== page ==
Brendon Hartley, Toro Rosso, Circuit of the Americas, 2017

F1 cornering performance is “mind-blowing” – Hartley

2017 Brazilian Grand Prix

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Brendon Hartley described the cornering abilities of the current generation of Formula One cars is “mind-blowing” compared to what he had experienced before.

The 27-year-old won the World Endurance Championship last weekend and raced his LMP1 Porsche at the Circuit of the Americas earlier this year before making his F1 debut at the track. But he said he was amazed by the performance of his Toro Rosso on the same circuit.

“A big shock was high-speed [corners] just in terms of driving the car, it was quite amazing,” he said during today’s FIA press conference in Brazil.

“These modern Formula One cars, how quick they are in the first sector, that was pretty mind-blowing. It took some time to get confidence. For the drivers driving week in and week out you always want more grip, you always want more power, but coming straight in was quite a shock to the system.”

Hartley’s quickest lap during the F1 weekend was almost eight seconds quicker than the best time set by his Porsche 919 in the WEC round at the track. However he said there were no other big surprises in his switch between the two categories.

“Other than that there was no huge surprises in terms of difficulties. I knew it was going to be a challenge. I knew putting together a Formula One weekend is tough. I know the level of driver and teams is the highest you can find.”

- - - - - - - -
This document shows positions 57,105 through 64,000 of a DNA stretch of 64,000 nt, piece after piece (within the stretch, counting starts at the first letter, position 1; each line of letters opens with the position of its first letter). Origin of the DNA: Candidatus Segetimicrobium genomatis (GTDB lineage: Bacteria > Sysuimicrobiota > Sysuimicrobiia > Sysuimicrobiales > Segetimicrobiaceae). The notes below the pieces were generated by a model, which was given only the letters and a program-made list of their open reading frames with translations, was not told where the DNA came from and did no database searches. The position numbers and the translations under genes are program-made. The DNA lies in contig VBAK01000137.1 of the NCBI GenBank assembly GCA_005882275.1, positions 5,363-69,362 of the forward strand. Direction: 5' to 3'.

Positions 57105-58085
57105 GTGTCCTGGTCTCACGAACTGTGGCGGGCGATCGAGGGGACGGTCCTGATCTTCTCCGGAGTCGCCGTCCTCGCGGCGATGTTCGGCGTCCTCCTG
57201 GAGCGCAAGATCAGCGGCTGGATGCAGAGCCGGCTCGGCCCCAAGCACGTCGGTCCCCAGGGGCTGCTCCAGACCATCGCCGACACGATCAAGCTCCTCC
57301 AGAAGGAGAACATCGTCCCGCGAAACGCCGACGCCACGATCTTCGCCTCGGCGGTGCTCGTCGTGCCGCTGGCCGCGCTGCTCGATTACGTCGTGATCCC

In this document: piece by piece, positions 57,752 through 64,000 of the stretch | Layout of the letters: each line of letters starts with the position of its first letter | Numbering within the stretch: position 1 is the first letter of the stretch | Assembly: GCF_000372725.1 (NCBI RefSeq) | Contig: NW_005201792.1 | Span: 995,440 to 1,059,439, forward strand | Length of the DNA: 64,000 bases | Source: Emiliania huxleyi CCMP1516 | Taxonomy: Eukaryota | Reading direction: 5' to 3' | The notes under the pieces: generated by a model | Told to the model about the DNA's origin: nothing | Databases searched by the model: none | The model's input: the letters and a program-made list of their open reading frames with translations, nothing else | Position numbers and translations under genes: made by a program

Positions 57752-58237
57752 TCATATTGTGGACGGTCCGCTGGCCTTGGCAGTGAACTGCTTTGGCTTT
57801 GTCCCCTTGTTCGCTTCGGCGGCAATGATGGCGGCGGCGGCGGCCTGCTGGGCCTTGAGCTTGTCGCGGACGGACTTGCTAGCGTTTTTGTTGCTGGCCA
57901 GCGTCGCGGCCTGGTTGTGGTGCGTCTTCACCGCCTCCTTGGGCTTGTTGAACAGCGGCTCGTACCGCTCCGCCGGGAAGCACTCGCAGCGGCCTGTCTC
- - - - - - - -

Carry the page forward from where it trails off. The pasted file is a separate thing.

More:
Hartley is in the middle of seven consecutive weekends of racing in the WEC and F1 which began at Fuji on October 15th. He will drive in next weekend’s WEC’s season finale in Bahrain before returning for the last grand prix of the year in Abu Dhabi the weekend after.

He said he is aiming for his first top ten finish at Interlagos on Sunday.

“This weekend I have a firm goal of scoring my first point in Formula One,” he said. “That would be celebrated.”

2017 Brazilian Grand Prix

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Keith Collantine
Lifelong motor sport fan Keith set up RaceFans in 2005 - when it was originally called F1 Fanatic. Having previously worked as a motoring...

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  • 10 comments on “F1 cornering performance is “mind-blowing” – Hartley”

    1. Mind blowing DNF! Forza Hartley! Don’t forget to pad your rear end when you’ll be kicked out of “friendly” Red Bull family!

      1. I really don’t get those kind of remarks about Red Bull. There’s no entity that has brought more men to F1 than Red Bull. They operate two teams at the highest level of motorsport with the very clear idea that if you do good in junior series you’ll be among the lucky to drive for STR and if you do good again you’ll get to drive for a team with a very good pedigree, likely on you way to win grand prix races.

        Next year we’ll have 2 STR drivers, 2 Red Bull drivers and 2 ex-Red Bull drivers (Vettel & Sainz), that’s a whopping 30% of all drivers, among which 3 GP winners.

        Yes they are harsh but at least they give talent a chance, and if you’re not good enough you shouldn’t be in F1, a method all teams use. Nobody is blaming Renault for dropping Palmer, or Sauber for dropping Kamui, or McLaren for dropping Magnussen, or Sauber for dropping Nasr, or Lotus for dropping Maldonado, or Haas for dropping Guttierez, or Sauber for dropping Sutil, or Force India for dropping Di Resta, ….